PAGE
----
SCOTLAND’S Solicitor General is credited with ‘writing the book’ on pursuing organised criminals through Proceeds of Crime legislation, and now she has her sights set on reopening cases closed after prime suspects walked free from court.
There are few things that mark out Lesley Thomson’s first floor office in Edinburgh’s New Town as belonging to Scotland’s most powerful female prosecutor. The rows of red leather books may reveal its occupant, Scotland’s Solicitor General, is a student of the law – quelle surprise. Otherwise it gives little away – much like the woman herself.
While impatiently posing for The Scotsman photographer – and chastising those around her for not cracking jokes to break the tension – she rearranges folders to make sure their titles are hidden from sight.
Her innate caution has been carefully honed in a career spent one step ahead of Scotland’s criminal elite.
This is the woman who, according to her colleagues, wrote the book on “proceeds of crime”, the tool used to strip organised criminals of their illegal profits. The Scottish Crime and Drugs Enforcement Agency believes the power is more effective at tackling Scotland’s Mr Bigs than sending them to prison. Last year, more than £12 million was seized through proceeds of crime, taking the total to more than £42m. Since then that figure has been boosted further by more than £4m seized from vessel masters caught up in the “black fish” fraud scandal.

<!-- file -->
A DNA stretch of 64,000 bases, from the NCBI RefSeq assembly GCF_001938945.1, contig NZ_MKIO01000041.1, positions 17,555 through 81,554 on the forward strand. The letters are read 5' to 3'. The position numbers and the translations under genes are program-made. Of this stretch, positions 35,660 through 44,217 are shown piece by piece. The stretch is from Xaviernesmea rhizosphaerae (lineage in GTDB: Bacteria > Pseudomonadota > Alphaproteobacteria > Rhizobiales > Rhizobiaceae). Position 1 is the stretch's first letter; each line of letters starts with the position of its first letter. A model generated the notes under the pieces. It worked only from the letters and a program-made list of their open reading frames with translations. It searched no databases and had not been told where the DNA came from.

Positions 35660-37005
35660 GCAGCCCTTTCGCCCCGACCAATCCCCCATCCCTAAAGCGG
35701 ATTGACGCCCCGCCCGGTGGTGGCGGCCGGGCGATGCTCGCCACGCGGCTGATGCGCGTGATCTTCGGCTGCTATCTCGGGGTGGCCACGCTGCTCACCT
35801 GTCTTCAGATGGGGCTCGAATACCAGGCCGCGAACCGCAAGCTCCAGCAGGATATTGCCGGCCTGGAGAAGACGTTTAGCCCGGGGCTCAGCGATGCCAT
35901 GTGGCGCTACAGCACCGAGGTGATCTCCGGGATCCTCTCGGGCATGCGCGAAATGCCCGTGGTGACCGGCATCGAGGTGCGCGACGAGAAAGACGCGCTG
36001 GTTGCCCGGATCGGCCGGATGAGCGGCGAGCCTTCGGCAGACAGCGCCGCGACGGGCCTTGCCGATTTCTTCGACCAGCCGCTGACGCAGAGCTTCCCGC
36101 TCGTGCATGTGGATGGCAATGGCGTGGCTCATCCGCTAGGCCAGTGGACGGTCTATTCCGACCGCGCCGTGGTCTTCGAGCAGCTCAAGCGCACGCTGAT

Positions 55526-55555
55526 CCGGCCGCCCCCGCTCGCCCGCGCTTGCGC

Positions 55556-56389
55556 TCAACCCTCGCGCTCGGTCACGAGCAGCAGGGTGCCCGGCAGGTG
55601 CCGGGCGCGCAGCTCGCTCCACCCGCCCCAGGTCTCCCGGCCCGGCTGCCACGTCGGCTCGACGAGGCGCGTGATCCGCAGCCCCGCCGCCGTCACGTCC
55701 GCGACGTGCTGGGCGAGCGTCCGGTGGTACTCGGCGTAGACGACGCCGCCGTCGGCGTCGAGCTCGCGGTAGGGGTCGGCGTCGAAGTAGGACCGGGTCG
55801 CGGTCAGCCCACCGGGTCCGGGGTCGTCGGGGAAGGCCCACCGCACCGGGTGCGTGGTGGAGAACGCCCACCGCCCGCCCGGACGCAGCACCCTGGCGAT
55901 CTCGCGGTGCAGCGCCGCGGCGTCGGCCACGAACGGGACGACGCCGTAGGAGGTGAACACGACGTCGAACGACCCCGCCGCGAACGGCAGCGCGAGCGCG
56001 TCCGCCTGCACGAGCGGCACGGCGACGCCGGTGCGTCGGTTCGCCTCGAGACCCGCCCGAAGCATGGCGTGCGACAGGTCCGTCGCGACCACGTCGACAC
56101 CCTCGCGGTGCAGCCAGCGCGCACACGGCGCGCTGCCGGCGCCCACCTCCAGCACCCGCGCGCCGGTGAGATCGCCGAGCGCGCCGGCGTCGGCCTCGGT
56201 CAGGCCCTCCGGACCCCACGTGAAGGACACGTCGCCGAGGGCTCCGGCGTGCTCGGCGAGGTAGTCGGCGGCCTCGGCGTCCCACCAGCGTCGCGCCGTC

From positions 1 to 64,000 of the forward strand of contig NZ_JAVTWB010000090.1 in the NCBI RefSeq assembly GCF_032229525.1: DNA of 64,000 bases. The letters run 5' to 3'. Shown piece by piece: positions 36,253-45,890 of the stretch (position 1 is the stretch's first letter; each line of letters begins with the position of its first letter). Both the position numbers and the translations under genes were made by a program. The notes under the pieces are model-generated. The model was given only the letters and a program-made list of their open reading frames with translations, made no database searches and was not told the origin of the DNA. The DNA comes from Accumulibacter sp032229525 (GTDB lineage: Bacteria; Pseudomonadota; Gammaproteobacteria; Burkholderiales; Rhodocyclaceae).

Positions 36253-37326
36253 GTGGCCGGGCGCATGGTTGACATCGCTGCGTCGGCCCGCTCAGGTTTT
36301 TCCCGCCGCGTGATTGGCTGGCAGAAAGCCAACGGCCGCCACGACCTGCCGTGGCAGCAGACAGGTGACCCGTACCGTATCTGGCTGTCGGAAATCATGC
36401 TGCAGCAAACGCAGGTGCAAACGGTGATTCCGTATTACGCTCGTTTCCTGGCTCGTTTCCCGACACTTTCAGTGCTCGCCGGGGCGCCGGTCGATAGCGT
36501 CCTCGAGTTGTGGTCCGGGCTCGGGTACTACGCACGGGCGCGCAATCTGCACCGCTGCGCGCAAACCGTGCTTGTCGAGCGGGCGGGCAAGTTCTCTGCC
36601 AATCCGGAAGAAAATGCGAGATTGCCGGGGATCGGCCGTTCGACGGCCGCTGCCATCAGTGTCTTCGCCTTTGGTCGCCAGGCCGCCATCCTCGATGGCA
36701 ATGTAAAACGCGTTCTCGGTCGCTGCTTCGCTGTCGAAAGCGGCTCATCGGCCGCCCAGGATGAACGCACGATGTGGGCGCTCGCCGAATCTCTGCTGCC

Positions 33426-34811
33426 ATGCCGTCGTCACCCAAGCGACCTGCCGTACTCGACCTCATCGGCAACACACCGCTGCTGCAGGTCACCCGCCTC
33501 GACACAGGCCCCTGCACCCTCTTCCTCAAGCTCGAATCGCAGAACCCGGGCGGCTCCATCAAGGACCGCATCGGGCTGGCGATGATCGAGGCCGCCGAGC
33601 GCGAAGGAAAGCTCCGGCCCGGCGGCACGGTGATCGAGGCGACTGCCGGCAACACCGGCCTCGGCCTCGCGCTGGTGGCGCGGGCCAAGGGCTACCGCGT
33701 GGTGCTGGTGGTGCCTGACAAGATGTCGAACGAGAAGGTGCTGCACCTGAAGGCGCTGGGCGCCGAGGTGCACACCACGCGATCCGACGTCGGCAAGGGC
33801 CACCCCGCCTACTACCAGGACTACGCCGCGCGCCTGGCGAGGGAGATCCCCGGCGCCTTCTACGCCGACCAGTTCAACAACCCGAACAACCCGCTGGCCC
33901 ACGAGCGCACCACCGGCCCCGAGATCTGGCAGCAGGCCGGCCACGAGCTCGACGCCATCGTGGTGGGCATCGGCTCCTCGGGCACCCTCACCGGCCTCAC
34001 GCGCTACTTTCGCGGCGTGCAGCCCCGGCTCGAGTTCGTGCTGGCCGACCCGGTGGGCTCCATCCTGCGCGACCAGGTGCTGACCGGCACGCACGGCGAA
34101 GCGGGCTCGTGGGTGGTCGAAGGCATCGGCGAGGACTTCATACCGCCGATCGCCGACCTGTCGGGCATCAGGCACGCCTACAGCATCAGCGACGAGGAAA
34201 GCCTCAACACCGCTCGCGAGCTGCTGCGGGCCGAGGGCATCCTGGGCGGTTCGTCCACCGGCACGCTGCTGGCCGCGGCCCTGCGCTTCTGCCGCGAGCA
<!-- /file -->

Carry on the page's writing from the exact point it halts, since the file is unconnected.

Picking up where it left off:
Now, in her position as second-in-command at the Crown Office, one of her many portfolios is double jeopardy. It is a mammoth task potentially reigniting any case that has resulted in a “not guilty” or “not proven” verdict from the past 60 years – at least one cold case currently under review dates back to the 1950s.
The Scottish Government’s Double Jeopardy Act 2011 means prosecutors can try people twice if significant new evidence came to light. One case is expected to reach court by the end of 2012, but the Crown Office will not say which.
“What happened in November last year was the launch of the cold case unit and the homicide database,” says Thomson. “That was partly for cold cases but also with an eye towards what was happening in regards to double jeopardy. That was always going to contain double jeopardy as well. At that time, working with police, it was decided to prioritise a group of cases without naming them.”